When a loved one names you the executor of their will, it’s an honor as that individual trusts you with executing the distribution of an estate. However, as an executor in New York, you can face a number of hidden hazards when the time comes to administer the estate.
Considerations before accepting the position
Before you agree to be named as an executor, consider the possible disputes you may encounter. You could spend a lot of time and aggravation in disputes with co-executors and heirs. If you’re the sole executor, you may only have potential disputes with heirs, but if your parent, for example, named you and all of your siblings as co-executors, squabbles can ensue during trust and probate administration.
Note that all co-executors must sign pertinent papers, which can lead to delays. The bigger the estate, the bigger the job of executing your loved one’s wishes. You could be in for a considerable time drain. Make sure that you pay the estate debts first before distributing assets; otherwise, you could be liable for those debts. You may also incur expenses when administering the estate.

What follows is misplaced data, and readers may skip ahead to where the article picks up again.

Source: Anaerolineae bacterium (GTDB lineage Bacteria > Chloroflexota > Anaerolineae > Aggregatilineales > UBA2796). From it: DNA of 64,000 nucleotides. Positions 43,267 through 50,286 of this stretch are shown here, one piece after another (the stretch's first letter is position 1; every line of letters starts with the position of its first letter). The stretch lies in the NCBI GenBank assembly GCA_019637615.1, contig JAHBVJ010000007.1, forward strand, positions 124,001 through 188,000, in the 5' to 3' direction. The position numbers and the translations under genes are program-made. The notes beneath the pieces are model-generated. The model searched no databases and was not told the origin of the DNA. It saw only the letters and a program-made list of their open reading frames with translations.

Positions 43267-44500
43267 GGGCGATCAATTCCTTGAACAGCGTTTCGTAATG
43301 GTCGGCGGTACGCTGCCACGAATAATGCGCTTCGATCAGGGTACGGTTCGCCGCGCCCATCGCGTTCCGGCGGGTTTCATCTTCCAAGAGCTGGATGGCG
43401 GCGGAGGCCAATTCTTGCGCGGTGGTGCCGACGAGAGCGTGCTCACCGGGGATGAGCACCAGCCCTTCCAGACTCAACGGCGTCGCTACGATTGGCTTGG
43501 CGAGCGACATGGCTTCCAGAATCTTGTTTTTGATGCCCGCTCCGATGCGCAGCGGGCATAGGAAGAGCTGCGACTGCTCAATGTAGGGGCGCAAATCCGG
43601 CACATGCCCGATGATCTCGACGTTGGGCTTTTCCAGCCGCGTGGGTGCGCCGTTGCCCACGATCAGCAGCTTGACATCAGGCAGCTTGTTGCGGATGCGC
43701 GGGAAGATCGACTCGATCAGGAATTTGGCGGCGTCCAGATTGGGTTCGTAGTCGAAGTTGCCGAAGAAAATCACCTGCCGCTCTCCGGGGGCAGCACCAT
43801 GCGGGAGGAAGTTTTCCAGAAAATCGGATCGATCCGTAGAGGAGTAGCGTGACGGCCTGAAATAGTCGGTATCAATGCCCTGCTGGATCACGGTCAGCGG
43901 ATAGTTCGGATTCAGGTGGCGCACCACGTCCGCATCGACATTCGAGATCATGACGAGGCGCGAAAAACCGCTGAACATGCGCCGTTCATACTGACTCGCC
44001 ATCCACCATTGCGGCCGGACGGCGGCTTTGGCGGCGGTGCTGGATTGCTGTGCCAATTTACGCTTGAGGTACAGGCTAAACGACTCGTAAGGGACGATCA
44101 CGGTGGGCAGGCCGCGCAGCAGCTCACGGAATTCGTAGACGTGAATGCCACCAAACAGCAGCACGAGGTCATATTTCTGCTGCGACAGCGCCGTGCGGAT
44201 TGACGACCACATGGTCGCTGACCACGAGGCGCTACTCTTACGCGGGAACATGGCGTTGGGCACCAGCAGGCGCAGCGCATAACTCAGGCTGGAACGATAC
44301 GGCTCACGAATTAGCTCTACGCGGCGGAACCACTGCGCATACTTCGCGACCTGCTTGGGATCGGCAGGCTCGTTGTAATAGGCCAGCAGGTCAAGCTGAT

Minimizing executor headaches
If you are an executor and haven’t thought about possible consequences, you can do several things to minimize problems. If you have co-executors, it’s wise to have one individual handle most of the work or ask a bank’s trust department to handle the job. A probate attorney may help you with asset disbursement and other estate tasks.
Getting assistance may help you economize your time when dealing with estate matters, minimize disputes with heirs and effectively pay for estate administration costs. Setting up an estate administration checking account and putting other measures in place can make your executor job much easier.